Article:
Health care . . . the new frontier.
These are the voyages of South Okanagan General Hospital . . . to explore medical advances and seek out new technology . . . to go where no staff have gone before.
Okay, they aren’t blasting off into space, but they will usher in a new high-tech communication system that will enhance patient care significantly.
It’s called the Vocera System, an electronic device worn on the collar (or a lanyard) that staff can use to call or receive calls without leaving a patient’s bedside. For example, if a nurse needs to talk to another health care professional, she (or he) merely activates the device that contacts the person over a wireless network.
Sherry Uribe, health services administrator at SOGH, said the technology is a significant step for the facility.
“It’s technology at its greatest new level to help us provide better patient care.”
Uribe said if a staff member needs equipment, they don’t need to leave the patient’s side to get it; they merely use the Vocera device to have someone deliver it. If there is an emergency with a patient or an issue of safety involving a staff member, help is only a click away.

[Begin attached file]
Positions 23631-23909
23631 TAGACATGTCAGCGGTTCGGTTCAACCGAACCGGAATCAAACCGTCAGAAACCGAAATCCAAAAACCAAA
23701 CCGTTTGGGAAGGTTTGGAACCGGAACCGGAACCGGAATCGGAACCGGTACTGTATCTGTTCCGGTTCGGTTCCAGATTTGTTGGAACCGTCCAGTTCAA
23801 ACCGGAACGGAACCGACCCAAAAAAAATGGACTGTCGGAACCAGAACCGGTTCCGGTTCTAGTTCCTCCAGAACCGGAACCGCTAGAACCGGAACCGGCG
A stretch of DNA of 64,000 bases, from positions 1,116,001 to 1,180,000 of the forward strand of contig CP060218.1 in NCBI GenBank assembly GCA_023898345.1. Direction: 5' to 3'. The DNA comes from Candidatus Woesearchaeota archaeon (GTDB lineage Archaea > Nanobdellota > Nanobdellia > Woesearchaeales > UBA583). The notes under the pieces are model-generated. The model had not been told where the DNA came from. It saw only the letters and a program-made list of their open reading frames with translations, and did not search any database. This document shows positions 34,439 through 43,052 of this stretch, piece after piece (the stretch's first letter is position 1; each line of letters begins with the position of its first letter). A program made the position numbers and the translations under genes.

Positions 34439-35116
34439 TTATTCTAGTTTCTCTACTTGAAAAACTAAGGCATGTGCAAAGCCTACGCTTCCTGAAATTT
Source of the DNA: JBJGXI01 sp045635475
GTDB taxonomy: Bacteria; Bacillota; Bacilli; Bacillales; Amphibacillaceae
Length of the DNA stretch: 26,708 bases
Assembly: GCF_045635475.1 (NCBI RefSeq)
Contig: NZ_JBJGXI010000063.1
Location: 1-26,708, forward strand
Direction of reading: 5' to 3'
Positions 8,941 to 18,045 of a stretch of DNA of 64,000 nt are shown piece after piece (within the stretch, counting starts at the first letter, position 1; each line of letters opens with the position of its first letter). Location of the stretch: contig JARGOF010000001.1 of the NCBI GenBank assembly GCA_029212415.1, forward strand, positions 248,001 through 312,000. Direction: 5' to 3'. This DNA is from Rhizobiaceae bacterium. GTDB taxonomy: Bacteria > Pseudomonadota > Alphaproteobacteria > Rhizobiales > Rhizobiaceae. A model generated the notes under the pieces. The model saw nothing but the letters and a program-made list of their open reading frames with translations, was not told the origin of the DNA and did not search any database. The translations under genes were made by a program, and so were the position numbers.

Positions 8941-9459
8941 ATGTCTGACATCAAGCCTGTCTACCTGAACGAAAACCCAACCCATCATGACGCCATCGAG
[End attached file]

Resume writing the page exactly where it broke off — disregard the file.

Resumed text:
Also, Uribe said their long-term goal at SOGH is to eliminate the paging system that some people find disruptive.
Uribe said the Vocera System will take time to implement, noting they plan to start ordering the devices in April.
She commended the South Okanagan Health Care Auxiliary for committing $100,000 towards the project, which is expected to cost $230,000.
Doris Gaines, president of the auxiliary, said this is the most money the ladies have ever donated to a single project.
“I think it’s great . . . we have the money; we’ve been saving.”
Gaines said they have done very well in the thrift shop during the past year, saying the auxiliary is definitely not broke.
Janice Perrino from the South Okanagan Similkameen Medical Foundation expressed her amazement that the auxiliary “didn’t blink an eye” when it offered the donation.
She joked by saying the ladies had to sell a lot of 25-cent items in the thrift shop to raise that kind of money.
Perrino likened the Vocera System to something straight out of Star Trek. “You just touch it and voice your needs . . . you don’t have to pick up a phone. In a small rural hospital like Oliver, it can be life-saving.”